I understand that in crisis times, everybody goes to the essential ideas or the founding authors. In the case of political economy, we see an interesting battle between the Keynes and Hayek fans. One group tries to reinvent the Keynes principles on public sector to justify the bigger participation of the State, and the other returns to the Austrian intellectual to arguing against the renaissance of controlled economy.
In this context, the British Institute of Economic Affairs, one of the most aristocratic think tanks of the world, claims for a review of the Hayek’s philosophy of economics and the free market. In particular, it recommends to consider the arguments Hayek offered in his classical work The Road to Serfdom .
«Hayek argues that totalitarianism does not result from a dramatic or sudden change in the popularly accepted role of government. Rather, societies drift into totalitarianism as a result of a long series of seemingly minor, incremental expansions of government activity».
People from the IEA think that the crisis opens the opportunity to a more powerful State and will damage the future of economy and even democracy if the public sector grows without control. They believe individuals are losing their freedom and depending more and more on the ubiquous State. Although every citizen feels free, at least in his private sphere, the reality is he has given his independency to the political system.
The IEA says that in the last decades we have seen an apparent balance between a strong public sector and the maintenance of civil rights and freedom. However, recent studies point out that
«In large parts of Britain the economy is now dominated by government: the proportion of regional GDP derived from state spending in Northern Ireland is now 77.6%; in Wales it is 71.6%; in the North East of England it is 66.4%; and in Scotland the figure is 60.3%. By comparison, spending as a proportion of GDP in Nazi Germany was 34% and in Mussolini’s Italy it was 31% (1937 figures, see here). This is not to suggest that these societies were in any way preferable to contemporary Britain, but it does show that in terms of the growth of the state parts of the UK are in unprecedented territory by international and historical comparison».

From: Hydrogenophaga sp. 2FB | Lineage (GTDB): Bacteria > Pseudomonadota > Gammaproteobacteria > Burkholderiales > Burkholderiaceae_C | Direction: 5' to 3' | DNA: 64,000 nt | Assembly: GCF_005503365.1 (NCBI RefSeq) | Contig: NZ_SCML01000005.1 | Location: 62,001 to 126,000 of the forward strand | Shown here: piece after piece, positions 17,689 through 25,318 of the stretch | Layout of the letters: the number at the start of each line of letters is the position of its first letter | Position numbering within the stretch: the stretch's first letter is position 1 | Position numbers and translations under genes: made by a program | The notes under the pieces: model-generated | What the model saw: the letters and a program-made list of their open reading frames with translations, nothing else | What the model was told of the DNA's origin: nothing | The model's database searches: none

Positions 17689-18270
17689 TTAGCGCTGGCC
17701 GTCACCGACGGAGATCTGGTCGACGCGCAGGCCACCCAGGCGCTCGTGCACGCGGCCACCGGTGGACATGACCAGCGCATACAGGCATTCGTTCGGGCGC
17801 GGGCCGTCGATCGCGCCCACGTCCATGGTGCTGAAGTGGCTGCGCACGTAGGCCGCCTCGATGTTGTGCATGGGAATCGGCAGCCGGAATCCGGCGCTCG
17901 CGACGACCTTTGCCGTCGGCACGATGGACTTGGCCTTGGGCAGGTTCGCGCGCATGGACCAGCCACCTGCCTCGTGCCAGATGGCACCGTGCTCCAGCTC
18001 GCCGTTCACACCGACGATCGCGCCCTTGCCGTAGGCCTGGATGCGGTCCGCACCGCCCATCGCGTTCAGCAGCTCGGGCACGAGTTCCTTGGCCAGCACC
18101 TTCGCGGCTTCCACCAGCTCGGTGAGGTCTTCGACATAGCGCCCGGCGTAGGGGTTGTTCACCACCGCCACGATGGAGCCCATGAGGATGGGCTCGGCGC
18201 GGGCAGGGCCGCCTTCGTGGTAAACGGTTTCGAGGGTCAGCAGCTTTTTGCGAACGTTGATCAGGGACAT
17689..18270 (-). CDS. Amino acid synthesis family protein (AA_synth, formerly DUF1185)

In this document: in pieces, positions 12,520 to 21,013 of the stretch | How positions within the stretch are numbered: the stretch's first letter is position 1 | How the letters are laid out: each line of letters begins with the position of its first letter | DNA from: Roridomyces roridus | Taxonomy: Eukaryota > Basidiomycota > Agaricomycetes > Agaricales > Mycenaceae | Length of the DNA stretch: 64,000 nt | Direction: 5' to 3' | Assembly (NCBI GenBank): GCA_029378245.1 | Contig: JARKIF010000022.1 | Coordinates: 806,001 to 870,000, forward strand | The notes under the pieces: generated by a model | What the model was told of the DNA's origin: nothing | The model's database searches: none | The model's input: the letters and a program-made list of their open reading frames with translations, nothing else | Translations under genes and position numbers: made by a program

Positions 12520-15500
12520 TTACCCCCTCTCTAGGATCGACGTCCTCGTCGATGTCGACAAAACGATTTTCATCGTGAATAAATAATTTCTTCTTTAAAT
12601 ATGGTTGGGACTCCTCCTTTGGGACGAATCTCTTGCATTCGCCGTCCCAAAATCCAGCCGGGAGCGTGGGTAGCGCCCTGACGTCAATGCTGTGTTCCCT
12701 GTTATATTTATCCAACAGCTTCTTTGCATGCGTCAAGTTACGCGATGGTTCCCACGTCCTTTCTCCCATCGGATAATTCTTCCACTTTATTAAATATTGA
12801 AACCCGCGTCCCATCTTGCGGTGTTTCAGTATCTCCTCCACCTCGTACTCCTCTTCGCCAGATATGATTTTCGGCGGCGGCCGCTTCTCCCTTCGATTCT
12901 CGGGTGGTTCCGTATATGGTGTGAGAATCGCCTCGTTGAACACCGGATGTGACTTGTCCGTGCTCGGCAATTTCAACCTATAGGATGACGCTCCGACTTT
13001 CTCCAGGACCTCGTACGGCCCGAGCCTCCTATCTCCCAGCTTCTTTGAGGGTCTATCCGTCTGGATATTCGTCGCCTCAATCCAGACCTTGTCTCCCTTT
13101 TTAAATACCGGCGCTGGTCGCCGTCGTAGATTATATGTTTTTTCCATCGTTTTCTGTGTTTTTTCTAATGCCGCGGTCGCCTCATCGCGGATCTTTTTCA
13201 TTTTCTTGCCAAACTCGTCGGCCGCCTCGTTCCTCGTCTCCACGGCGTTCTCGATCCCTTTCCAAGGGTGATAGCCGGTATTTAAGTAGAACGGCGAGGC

It seems that this situation is similar in other Western countries. But the perception general public has about the crisis is that it is has been produced because of the lack of public control of economic and financial activities. How to explain this paradox? The first conclusion we can draw is State intervention is not being efficient. The public sector is wasting its resources and it will need to spend more of our money to recover a confidence which it has contributed to destroy. At the same time, the misconduct of many economic and financial agents shows that the Road to Serfdom it is not either an easy way. As it happens always with the ideas of great philosophers, they offer an inspiration, not a practical solution.